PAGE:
July 2021 Session
Neoliberal recipes that rely on cutting public spending and on the functioning of markets to deliver sufficient healthcare have failed and rendered our societies even more vulnerable to health crises. We need another way.
Austerity policies that have been implemented in the last decade in the EU have led to the defunding of public services and infrastructures on which we depend. Without these sectors and services made more resilient and sustainable, we won’t be able to adequately tackle health and other future crises.
How can we start rebuilding our healthcare systems, in ways that are respectful to its workers and to the planetary boundaries? What new principles can we apply to ensure that health is seen as a common good for all EU citizens?
As the Greens, we think that healthcare and other public services must be viewed as commons that we need to protect and fund adequately. EU Member States need to guarantee universal healthcare coverage and accessibility to healthcare facilities to everyone. We are calling for the EU to make vaccines and treatments available and affordable for all. Now is the time to change the current model to one based on open science, where pharmaceutical products are not made more costly by patent licensing and non-transparent research and development costs.
Film: 21 July at 00:00 CEST – 22 July at 23:59 CEST
Synopsis: Over a two-year period, filmmaker Jérôme le Maire captures everyday life in the surgical department of a Parisian hospital. He paints a disconcerting picture of the imminent burnout threatening the healthcare system in 2016. A combination of heavy workloads, intense stress, low staffing levels and budget cuts has deeply undermined the atmosphere. We see doctors and nursing staff working through exhaustion. “We cram, we cram, we cram,” sighs one overworked doctor after glancing at the schedule. Meanwhile, management is pushing for even more efficiency and cost cutting.
The COVID crisis has tipped the healthcare infrastructures and staff across Europe over the edge. Healthcare workers in countries such as Belgium and France were already protesting the lack of funding before the pandemic and warning their governments of its impact. Today, we see the devastation caused by overwhelmed hospitals and overworked staff.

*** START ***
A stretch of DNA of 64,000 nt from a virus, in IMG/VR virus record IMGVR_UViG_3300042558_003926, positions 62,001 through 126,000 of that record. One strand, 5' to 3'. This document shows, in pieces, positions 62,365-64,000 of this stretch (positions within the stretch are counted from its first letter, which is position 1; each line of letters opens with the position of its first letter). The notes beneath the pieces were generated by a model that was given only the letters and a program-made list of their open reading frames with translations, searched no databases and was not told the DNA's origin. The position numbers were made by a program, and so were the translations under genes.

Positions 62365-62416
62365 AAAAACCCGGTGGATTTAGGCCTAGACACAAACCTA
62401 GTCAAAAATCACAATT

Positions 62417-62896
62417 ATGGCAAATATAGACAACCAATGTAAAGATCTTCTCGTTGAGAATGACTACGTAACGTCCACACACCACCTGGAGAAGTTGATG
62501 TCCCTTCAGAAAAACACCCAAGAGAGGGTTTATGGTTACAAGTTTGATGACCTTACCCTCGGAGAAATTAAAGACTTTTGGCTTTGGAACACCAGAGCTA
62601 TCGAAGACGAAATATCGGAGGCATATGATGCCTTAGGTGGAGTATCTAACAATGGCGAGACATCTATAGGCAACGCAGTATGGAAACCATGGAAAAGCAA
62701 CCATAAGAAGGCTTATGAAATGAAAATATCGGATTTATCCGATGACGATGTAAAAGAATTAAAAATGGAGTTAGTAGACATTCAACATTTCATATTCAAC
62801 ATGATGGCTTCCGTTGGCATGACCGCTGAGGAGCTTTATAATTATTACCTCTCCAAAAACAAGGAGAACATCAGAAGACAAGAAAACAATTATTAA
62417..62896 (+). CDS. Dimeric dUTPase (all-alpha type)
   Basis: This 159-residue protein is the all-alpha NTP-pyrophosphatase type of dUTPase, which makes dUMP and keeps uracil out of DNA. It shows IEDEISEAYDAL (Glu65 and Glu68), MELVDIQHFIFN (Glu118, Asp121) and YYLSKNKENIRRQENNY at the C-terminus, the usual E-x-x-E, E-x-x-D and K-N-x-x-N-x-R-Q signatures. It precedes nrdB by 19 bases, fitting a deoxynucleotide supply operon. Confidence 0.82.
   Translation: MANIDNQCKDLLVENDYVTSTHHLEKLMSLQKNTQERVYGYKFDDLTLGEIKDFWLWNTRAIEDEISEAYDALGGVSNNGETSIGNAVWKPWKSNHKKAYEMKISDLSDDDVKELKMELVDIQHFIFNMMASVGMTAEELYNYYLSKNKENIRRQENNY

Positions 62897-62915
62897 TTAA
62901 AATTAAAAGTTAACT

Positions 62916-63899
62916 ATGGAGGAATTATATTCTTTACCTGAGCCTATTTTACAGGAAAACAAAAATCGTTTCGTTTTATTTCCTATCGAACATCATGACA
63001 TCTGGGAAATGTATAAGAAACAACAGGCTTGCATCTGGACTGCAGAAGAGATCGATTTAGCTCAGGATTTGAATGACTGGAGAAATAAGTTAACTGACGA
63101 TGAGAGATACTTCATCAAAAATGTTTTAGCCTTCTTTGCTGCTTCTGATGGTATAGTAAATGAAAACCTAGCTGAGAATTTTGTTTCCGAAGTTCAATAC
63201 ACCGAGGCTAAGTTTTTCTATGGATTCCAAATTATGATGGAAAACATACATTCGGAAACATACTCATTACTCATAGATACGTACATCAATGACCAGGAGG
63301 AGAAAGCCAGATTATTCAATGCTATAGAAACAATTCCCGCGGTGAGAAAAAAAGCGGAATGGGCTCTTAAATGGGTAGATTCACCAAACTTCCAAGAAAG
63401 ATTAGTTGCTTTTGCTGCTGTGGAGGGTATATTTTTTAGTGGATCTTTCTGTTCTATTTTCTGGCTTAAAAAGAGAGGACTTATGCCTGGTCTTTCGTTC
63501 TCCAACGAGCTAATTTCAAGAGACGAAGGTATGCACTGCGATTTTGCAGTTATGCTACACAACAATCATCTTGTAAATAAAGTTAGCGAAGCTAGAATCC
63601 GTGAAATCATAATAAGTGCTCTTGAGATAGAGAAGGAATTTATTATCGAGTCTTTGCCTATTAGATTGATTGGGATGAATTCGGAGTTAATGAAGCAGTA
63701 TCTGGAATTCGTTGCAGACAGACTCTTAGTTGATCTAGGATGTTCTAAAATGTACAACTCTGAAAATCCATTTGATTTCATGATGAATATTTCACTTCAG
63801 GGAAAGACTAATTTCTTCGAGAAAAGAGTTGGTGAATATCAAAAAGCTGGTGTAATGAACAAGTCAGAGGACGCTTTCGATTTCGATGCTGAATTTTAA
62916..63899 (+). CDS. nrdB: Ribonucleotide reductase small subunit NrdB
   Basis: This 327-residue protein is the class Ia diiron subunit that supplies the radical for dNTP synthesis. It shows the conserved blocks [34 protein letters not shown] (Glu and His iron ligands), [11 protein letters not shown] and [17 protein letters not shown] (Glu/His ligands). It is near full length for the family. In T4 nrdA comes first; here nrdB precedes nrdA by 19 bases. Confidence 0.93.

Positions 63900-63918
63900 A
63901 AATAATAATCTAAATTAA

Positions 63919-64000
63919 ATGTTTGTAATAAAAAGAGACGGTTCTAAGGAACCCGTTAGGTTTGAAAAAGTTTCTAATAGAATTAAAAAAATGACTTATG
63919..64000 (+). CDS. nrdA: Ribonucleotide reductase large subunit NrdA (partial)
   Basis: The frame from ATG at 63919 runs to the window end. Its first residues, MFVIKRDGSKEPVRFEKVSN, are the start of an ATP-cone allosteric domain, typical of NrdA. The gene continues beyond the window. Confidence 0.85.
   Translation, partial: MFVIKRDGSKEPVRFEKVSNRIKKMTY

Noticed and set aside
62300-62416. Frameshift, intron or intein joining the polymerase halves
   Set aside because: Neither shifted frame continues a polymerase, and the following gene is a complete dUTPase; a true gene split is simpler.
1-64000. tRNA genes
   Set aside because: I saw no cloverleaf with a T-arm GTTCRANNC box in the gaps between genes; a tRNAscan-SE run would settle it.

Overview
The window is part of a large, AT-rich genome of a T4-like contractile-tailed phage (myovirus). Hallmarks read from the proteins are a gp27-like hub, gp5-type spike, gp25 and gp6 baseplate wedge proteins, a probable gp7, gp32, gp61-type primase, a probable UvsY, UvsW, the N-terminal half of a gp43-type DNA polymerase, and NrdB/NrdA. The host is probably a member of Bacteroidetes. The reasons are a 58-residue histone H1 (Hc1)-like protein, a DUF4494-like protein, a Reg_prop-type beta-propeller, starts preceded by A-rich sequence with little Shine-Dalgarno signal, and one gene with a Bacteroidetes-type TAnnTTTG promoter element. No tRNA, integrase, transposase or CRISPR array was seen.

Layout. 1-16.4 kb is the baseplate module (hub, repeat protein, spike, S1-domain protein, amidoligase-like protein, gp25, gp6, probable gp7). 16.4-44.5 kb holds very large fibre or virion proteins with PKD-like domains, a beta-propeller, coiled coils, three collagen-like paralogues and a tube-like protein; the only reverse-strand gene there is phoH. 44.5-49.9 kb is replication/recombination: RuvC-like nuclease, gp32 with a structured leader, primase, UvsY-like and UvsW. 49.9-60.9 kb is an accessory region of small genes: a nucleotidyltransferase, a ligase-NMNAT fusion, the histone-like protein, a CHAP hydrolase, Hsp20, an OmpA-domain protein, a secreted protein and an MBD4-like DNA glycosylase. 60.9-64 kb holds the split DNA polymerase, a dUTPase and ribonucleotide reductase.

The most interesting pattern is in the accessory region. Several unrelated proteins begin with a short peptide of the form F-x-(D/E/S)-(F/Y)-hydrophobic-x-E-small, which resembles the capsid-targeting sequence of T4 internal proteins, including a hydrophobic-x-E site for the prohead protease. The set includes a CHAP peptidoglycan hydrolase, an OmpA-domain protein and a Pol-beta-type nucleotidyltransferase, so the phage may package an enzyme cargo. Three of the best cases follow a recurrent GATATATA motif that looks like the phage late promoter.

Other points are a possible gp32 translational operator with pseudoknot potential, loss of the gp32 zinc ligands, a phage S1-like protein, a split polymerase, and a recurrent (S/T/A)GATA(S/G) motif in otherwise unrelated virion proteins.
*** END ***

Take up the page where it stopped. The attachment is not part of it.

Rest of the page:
Director: Jérôme Le Maire
Access: due to distribution rights, this screening is only accessible in the European Union
Debate: 22 July at 19:00 CEST
Following the screening of ‘Burning Out’, we hosted a debate on Thursday 22 July at 19:00 CEST. We explored the state of healthcare systems across Europe, and how they can be rebuilt to ensure a more resilient and sustainable Europe. We took into consideration various perspectives, including that of local and European politicians and healthcare workers. The session tackled essential topics such as the need for investing in healthcare systems, respecting health workers’ rights and viewing healthcare as a fundamental right.
We had an interesting conversation with Jérôme le Maire, director of ‘Burning Out’; Adam Rogalewski, Policy Officer for Health and Social Services, Alex Mayer Fuentes, Doctor, Internal Medicine, Hospital Taulí; Tilly Metz, Member of the European Parliament; Mar Garcia, Secretary General, European Green Party, moderated by Dr Sam Murray, Music Lecturer and EGP Amendments Committee Member.
At the end of the session, The Green Screen featured the artistic spot of Iris Serrano, where art meets healthcare though a feminist artist, who painted a mural in the delivery room of a Valencian Hospital. Art is therapeutic and transformative. In health settings, it can improve the well-being of patients. The experience of childbirth in a safe and beautiful space is empowering for women.